Why Royal Mail PLC Has Attractive Growth Prospects

royal mailRoyal Mail (LSE: RMG) has only been a listed company since October, and though it has been recording a pre-tax profit for a couple of years now, there haven’t been any earnings per share (EPS) figures from which to make any real sense of growth.

But that’s due to change when the company reports its annual results for the year ending March 2014 — the report of those results should be with us on 22 May. Current forecasts suggest a rise in pre-tax profit of more than 50% to around £500m, with a maiden EPS figure of 34p.


In fact, this is what the next three year-ends are currently predicted to look like:

Dec Pre-tax EPS Change P/E Dividend Change Yield Cover
2014 £501m 34.1p n/a 17.4 16.4p n/a 2.7% 2.1x
2015 £605m 44.7p +31% 13.3 24.0p +46% 4.0% 1.9x
2016 £664m 51.4p +15% 11.6 28.1p +17% 4.7% 1.8x

The Royal Mail share price has soared 80% from a flotation price of 330p to 592p today, so those who managed to bag that minimum allocation have made a decent percentage gain.

Many have opined that the shares were sold off unrealistically cheaply, and I’d certainly agree with that, but at today’s price are the company’s growth prospects enough to make the shares a bargain?


When Royal Mail reported first-half profits for the year to September, the prospects for rising earnings were looking good — operating profit for the period had nearly doubled to £283m, from £144m at the same stage in 2012.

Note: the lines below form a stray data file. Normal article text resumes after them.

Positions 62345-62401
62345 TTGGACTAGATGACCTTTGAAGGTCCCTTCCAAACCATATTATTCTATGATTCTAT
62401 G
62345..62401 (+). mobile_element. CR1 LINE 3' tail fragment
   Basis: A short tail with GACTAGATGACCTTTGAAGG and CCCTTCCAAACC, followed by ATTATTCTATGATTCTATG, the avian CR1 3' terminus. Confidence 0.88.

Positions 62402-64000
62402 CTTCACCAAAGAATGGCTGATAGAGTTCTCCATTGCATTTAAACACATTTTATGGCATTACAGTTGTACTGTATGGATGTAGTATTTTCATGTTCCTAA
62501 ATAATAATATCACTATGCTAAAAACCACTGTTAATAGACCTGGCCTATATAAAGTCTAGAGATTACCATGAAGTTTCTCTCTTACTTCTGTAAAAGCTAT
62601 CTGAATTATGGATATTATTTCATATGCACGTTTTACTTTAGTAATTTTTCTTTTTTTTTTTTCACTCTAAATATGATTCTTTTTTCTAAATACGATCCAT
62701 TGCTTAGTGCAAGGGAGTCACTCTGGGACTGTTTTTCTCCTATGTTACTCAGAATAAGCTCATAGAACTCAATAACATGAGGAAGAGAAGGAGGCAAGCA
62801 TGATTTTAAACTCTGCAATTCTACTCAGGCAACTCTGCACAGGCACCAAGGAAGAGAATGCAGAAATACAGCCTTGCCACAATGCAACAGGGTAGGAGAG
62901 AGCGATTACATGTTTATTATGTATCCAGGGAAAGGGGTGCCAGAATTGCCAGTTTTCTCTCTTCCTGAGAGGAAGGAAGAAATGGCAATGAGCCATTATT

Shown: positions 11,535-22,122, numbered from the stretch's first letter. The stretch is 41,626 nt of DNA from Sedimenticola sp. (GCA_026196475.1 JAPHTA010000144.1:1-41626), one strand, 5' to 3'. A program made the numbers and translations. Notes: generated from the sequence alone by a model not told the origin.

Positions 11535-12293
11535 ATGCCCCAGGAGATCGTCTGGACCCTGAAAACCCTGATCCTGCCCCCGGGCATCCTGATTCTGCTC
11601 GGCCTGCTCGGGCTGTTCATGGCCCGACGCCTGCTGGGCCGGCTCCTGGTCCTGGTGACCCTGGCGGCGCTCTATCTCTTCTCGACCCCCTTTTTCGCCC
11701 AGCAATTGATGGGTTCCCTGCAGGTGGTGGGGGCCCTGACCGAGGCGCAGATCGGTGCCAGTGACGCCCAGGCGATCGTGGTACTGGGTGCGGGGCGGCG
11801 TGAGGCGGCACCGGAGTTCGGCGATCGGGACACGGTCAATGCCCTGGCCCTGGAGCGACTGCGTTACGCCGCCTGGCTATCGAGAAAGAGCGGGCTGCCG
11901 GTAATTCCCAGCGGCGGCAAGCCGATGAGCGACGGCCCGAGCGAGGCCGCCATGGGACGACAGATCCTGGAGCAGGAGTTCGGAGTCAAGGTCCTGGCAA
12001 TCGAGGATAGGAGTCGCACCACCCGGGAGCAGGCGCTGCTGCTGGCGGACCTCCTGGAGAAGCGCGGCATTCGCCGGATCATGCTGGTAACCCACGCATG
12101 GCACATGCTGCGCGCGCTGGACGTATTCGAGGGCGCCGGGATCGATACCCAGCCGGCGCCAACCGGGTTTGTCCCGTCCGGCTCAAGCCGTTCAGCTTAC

But that did include the costs of what the company called its “transformation”, and when that was stripped out we saw a 34% rise in underlying operating profit from £264m to £353m — a smaller rise, but though these are early days for comparing year-on-year profits, it was still pretty reassuring.


That came from an overall rise in revenue of 2% to £4.52bn, which the company said was “driven by strong growth in parcel revenue”. Unsurprisingly in these days of electronic communication, revenue from letters fell 5%, but parcels revenue rose by 9% and at the time accounted for 51% of overall revenue.

By the time of Royal Mail’s third-quarter update on 24 January, the picture hadn’t really changed much, with total like-for-like revenue up 2% and parcels still accounting for 51% of revenue — though year-to-date parcels revenue was up 8%, down a little from the 9% recorded at the halfway stage.

Static volumes

But there was a big note of caution that needed to be sounded. That rise in parcels revenue was entirely due to increased charges as a result of the company’s moves in its size-based pricing — parcel volumes were actually flat!

That’s not entirely a bad thing, as one of the results was a decline in “large uneconomic” consumer items being sent, leading to a greater proportion of higher-margin parcels in the mix.

Looking good for now

We’re pretty certain to have at least a couple of years of decent EPS growth (coupled with a quick rise to a nice dividend yield), but longer-term growth is going to be dependent on Royal Mail bagging a big share of the parcels market — it’s looking like it’s doing well enough for now, but there’s a lot of competition out there these days.

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Alan does not own any shares in Royal Mail.